It is typical for a physicist to write statements like $~g_{\mu\nu}v^{\nu}=v_{\mu}$. But when it is taught that this is just what the metric does (it "raises or lowers indices") with no further insight a student can easily take this for granted. I was taught it like this and now I am trying to find that deeper insight, so please indicate if my thoughts on how the metric raises or lowers indices is correct.

By "the metric lowers indices" what is really meant is that a tangent vector is mapped to a covector. This just means that the result transforms covariantly, as the the change of basis matrix A (as opposed to its inverse $A^{-1}$). To see how this mapping works, consider acting on a vector $V=v^i\partial_i$ with the metric g, where $\{\partial_i\}$ is the coordinate basis with corresponding dual basis $\{dx^i\}$. So we have: $$g=g_{\mu\nu}dx^{\mu}\otimes dx^{\nu}$$ Now act on both sides with the vector V, I will denote a blank argument by - (i.e. "takes something in") $$\implies g(V,-)=g_{\mu\nu}(dx^{\mu}\otimes dx^{\nu})(V,-)$$ $$~~~~~~~~~~~~~~~~=g_{\mu\nu}dx^{\mu}(V) dx^{\nu}(-)$$ $$~~~~~~~~~~~~~~~~~~~=g_{\mu\nu}dx^{\mu}(v^i\partial_i) dx^{\nu}(-)$$ $$~~~~~~~~~~~~~~~~~~~=g_{\mu\nu}v^idx^{\mu}(\partial_i) dx^{\nu}(-)$$ $$~~~~~~~~~~~~=g_{\mu\nu}v^i\delta^{\mu}_{~~~i} dx^{\nu}(-)$$ $$~~~~~~~~=g_{\mu\nu}v^{\mu} dx^{\nu}(-)$$ $$~~:= a_{\nu}dx^{\nu}(-)$$ Where $a_{\nu}:=g_{\mu\nu}v^{\mu}$. It can be easily show that $g_{\mu\nu}v^{\mu}$ transforms covariantly like a (0,1) tensor. So is it the case that when we write $g_{\mu\nu}v^{\mu}=v_{\nu}$, this is bad notation since we shouldn't be using the same letter "$v$" on the LHS and RHS. And then it should be interpreted in the following way; "For every vector $V\in T_pM$, the metric associates a covector (linear functional) by $g:T_pM\rightarrow T^*_pM$ by $V\mapsto g(V,-)$" (Where everything is done at a point $p\in M$). If this is true, we should not consider $g_{\mu\nu}v^{\mu}$ to be the same object as $v_{\nu}$, or to paraphrase mathematically using the above derivation $$V=v^{\nu}\partial_{\nu}\mapsto g(V,-)=g_{\mu\nu}v^{\mu}dx^{\nu}:=a_{\nu}dx^{\nu} \text{ where } a_{\nu}\neq v_{\nu}. $$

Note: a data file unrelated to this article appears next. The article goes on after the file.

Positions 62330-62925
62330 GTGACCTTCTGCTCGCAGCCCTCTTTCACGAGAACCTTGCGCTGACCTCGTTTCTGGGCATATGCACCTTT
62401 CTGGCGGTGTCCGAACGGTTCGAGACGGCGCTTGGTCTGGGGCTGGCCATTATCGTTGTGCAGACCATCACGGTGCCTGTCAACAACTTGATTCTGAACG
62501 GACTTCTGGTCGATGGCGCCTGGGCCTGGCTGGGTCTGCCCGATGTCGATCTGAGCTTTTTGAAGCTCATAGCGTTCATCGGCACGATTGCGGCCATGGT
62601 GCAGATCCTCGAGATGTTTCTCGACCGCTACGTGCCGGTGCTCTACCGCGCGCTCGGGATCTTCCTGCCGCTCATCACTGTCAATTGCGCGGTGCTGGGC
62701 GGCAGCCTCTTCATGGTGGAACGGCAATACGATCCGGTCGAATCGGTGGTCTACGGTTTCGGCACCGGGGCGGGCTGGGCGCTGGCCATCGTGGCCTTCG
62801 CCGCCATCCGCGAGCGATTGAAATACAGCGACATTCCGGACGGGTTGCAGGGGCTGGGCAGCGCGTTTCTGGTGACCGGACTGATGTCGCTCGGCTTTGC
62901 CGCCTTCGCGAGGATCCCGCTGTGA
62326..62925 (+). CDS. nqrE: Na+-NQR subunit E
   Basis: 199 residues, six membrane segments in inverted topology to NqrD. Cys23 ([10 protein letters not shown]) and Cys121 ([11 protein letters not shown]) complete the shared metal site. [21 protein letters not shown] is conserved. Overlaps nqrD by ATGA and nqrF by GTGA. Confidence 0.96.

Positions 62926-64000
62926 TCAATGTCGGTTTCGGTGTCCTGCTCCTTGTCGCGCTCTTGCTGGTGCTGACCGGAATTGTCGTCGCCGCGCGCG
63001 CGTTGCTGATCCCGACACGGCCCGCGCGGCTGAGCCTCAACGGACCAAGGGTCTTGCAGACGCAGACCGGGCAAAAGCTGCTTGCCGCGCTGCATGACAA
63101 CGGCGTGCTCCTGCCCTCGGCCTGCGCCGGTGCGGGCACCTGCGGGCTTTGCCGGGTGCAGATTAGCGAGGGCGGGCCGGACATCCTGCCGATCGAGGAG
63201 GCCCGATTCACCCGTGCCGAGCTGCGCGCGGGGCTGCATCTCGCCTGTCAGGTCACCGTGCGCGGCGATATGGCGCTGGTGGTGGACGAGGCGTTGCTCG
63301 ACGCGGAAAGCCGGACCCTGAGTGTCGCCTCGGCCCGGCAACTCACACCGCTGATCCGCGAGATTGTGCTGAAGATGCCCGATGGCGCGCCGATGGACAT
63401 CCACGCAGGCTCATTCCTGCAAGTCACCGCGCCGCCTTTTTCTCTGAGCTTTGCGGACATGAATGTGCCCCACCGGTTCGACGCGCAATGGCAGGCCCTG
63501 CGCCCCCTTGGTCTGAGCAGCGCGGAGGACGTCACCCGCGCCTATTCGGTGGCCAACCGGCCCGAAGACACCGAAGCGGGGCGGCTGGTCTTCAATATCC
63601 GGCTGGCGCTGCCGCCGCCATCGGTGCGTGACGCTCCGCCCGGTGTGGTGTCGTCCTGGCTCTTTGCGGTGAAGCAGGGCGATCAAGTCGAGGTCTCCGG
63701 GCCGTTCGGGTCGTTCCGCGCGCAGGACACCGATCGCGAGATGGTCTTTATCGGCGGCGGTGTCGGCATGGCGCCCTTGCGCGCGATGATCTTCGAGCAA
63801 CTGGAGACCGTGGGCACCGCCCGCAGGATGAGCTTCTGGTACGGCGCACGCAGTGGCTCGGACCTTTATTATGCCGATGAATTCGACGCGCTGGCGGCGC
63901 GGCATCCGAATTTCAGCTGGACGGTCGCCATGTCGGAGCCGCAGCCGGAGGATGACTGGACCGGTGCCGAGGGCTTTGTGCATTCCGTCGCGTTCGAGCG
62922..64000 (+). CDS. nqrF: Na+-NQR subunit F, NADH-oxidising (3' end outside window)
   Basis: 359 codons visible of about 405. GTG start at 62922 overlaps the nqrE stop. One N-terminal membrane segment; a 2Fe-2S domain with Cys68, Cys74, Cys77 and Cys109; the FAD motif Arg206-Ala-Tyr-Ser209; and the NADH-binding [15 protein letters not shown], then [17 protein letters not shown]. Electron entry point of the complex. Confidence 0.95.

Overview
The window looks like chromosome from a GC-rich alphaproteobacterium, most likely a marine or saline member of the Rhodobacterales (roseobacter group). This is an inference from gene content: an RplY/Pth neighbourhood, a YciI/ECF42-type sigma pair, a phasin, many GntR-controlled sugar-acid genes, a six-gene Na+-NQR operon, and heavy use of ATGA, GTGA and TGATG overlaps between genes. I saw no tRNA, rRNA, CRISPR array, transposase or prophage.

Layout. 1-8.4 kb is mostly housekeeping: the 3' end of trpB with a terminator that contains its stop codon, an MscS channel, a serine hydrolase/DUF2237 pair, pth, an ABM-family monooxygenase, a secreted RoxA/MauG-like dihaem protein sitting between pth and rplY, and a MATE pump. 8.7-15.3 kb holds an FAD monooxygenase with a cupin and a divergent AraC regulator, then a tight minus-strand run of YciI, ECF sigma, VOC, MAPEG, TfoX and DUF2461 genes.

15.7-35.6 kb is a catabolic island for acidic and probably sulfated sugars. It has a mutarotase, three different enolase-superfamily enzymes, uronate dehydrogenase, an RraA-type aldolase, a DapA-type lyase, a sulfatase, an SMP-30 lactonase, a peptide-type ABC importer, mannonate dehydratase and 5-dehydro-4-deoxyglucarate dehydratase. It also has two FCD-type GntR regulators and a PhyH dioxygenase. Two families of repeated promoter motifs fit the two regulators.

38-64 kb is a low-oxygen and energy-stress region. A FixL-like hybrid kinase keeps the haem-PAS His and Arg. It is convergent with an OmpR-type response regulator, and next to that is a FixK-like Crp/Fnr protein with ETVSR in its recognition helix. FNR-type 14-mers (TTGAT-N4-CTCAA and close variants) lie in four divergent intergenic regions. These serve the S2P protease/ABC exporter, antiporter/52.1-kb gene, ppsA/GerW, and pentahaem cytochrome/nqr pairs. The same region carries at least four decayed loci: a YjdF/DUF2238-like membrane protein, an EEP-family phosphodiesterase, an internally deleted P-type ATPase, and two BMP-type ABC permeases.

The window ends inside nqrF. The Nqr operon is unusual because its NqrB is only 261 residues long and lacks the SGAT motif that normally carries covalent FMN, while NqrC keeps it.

• $\begingroup$ Where is the question here? If you're asking if your reasoning is right, yes, it is. But metric raising and lowering is so common we might as well call the vector $v$ and one-form $v$ by the same letter. $\endgroup$
    – knzhou
    Apr 27 '17 at 4:16
  • $\begingroup$ OK. I understand your point. What would you call the object $v_\nu$? $\endgroup$
    – Prahar
    Apr 27 '17 at 5:08
  • $\begingroup$ My question was if my reasoning was right, because we were only told (almost like a definition) that $g_{\mu\nu}v^{\mu}=v_{\nu}$, without actually showing what is going on and how it happens. I agree 100% that after it is understood that this is whats going on behind the scenes then we can drop all intermediate steps and just write $g_{\mu\nu}v^{\mu}=v_{\nu}$, but only after it is understood. I also agree that we may aswell call it $v_{\nu}$, but again after it is understood. $\endgroup$ Apr 27 '17 at 5:23
  • $\begingroup$ If you write it out without the Einstein notation, you will see from your indices where the raising and lowering comes from. In my first course in GR we did bottom-up development. Today it is more likely to be from a more abstract approach to the math. Much like Taylor's book on mechanics versus a course from Suskind. $\endgroup$ Apr 27 '17 at 5:31
  • $\begingroup$ You could simply define $v_\mu \equiv g_{\mu\nu} v^\nu$. If you want to define it in some other other way, tell me what that is first. $\endgroup$
    – Prahar
    Apr 27 '17 at 5:32

Actually it's the opposite. $v_\mu$ and $v^\mu$ are components of two completely different objects, a covector and a vector, so their labeling should not fool you: they are in principle two different things, and unless someone defines some rule to connect them, they are two entities completely unrelated from each other.

The "rule", as we know, is an isomorphism between vector spaces and their dual spaces, that can be defined in many different ways, some more canonical/natural/fundamental than others.

Every environment brings its own rule, and many books/authors adopt the convention that the dual vector to some vector $v$, chosen by the isomorphism, shall have the same label of the original vector:

  • this happens in quantum mechanics where the ket $|\psi\rangle$ goes in the bra $\langle \psi|$, via the inner product on Hilbert space,

  • this happens in general relativity, where [a vector $v=v^\mu e_\mu$] goes in [a 1-form $v=v_\mu e^\mu$] thanks to the inner product defined by the metric);

In this way, we have selected a way, which finds its roots in the basic gymnastics of the theory we are developing (i.e. the modulus square of a vector, or of a wavefunction), and in this way we connected univocally the otherwise totally distinct entities $v_\mu$ and $v^\mu$.


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